Last week’s episode of CBS‘s “Supergirl” saw Kara tap into her anger in a way she never had before, unleashing the full intensity of her heat vision upon the android menace named Red Tornado. The act destroyed her foe, but it also had consequences — in the wake of using her abilities in such a fashion, she found herself powerless.
During a visit to National City — aka, the “Supergirl” set — Executive Producer Andrew Kreisberg explained what happened to the press, including CBR News. “It’s from the comics,” he said. “It was a Geoff Johns idea, which was that Superman or any Kryptonian’s cells are basically suffused with solar radiation, and that’s where they get their powers from. The heat vision is an expulsion of that energy. That’s where it comes from. You could actually run out, and you would need to recharge. I was such a fan of that comic and that run, and talked to Geoff and said, ‘Could we do something with that?’ And he was like, ‘Absolutely.’
“She’s in this place where she’s struggling with her role and [asking] ‘Am I doing this well?’ and ‘How should I be doing things?’ and ‘How should I go about things?'” Kreisberg continued. “Then, we take it away from her and let her really appreciate what it means. We also just love the idea of, like Oliver [Queen] and like Barry [Allen], that Kara’s a hero whether she has her powers or not. There’s this great moment in that comic book where Superman confronts a guy with a gun and basically talks him out of it even though he knows if the guy pulls the trigger, he’ll get killed. That became the centerpiece of that episode, and you saw that a little bit in the trailer. But she basically emptied her powers killing the Red Tornado, and she needs a couple of days. Unfortunately, it was the day of the giant earthquake.”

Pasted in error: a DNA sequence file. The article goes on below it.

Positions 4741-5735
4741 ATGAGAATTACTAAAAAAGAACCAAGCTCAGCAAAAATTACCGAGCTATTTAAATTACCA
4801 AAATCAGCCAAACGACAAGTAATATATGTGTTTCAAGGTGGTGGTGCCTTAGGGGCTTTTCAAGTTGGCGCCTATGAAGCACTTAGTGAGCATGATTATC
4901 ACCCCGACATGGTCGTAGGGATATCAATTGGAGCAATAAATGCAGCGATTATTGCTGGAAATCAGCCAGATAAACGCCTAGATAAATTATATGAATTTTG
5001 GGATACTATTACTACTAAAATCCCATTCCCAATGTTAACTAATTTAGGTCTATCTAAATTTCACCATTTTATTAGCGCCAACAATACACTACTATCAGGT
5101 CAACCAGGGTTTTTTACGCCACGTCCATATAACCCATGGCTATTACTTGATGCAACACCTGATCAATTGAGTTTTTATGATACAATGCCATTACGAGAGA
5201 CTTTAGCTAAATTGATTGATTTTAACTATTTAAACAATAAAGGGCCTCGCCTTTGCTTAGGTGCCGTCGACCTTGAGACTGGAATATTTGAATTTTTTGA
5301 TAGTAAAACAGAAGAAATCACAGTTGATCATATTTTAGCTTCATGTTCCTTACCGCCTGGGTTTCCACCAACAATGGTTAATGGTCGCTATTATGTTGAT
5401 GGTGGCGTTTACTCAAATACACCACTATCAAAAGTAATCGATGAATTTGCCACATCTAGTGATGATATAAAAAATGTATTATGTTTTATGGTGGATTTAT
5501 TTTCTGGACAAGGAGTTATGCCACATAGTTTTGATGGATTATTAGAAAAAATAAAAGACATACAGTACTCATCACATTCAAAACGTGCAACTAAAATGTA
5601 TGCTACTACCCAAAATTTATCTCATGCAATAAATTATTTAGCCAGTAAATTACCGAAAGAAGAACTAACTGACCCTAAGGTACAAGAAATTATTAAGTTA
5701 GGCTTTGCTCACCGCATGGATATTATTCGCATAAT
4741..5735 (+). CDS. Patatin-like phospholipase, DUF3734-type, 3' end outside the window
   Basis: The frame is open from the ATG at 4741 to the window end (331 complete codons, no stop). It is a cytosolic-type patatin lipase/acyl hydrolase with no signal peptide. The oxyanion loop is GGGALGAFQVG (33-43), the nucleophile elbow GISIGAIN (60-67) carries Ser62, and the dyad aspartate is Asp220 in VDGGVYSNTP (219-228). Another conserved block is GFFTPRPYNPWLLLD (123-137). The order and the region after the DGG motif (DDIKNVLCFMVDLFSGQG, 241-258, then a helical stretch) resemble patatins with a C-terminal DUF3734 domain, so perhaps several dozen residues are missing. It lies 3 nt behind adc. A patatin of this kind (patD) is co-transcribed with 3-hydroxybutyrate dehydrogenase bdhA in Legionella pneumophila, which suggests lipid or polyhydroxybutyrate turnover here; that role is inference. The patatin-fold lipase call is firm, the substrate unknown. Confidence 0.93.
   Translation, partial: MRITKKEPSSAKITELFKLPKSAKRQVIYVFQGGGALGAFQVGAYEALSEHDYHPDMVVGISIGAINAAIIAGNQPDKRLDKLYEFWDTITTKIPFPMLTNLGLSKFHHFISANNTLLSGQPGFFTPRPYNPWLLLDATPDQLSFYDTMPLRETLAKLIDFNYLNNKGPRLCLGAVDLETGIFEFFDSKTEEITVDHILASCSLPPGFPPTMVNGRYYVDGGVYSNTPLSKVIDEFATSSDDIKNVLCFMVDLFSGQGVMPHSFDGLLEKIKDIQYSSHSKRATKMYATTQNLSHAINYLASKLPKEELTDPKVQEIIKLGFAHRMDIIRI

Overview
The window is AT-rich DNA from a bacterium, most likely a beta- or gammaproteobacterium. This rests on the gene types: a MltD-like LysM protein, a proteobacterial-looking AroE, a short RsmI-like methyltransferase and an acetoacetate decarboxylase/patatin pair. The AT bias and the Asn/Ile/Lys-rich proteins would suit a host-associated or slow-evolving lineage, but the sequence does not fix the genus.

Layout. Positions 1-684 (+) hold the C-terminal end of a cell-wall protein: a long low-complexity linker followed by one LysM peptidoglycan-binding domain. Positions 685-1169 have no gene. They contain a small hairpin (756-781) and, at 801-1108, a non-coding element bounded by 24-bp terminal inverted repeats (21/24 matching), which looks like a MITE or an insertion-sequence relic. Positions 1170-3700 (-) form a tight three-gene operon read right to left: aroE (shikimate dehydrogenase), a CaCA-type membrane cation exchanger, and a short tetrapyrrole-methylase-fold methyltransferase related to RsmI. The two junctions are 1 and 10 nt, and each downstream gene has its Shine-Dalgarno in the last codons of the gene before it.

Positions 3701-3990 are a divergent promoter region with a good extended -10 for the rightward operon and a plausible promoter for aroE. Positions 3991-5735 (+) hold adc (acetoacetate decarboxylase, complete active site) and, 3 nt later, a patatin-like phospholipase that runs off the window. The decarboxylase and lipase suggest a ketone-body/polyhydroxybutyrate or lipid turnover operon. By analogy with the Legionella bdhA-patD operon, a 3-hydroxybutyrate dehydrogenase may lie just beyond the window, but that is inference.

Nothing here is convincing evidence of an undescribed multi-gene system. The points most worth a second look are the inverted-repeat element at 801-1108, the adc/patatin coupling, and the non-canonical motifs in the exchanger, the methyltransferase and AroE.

Supergirl herself, Melissa Benoist, had her own take on the different side of Kara we saw fighting and destroying Red Tornado. “Everything was building to that,” she said. “Her life has really been tossed upside down since she’s come out with her powers and she’s really had to grapple… with her past, what these powers mean on Earth, what being Supergirl means, and what kind of hero she wants to be. I think anyone would be overwhelmed with that, especially someone who didn’t allow herself to be her true self for such a long time.”
Ultimately, “Human for a Day” is about Kara struggling with her identity in the face of losing her powers. “Obviously, it’s a frustrating feeling, but I think the whole point of the next episode is, how does one — you don’t need powers to be a hero, and what is in Kara’s heart is what makes her a hero. So, how does she deal with this tragedy in the city, and how does she save people without being able to fly and have super strength and be made of steel? How does she handle that?”
“Supergirl” airs on Mondays at 8:00pm on CBS; “Human for a Day” airs Dec. 7
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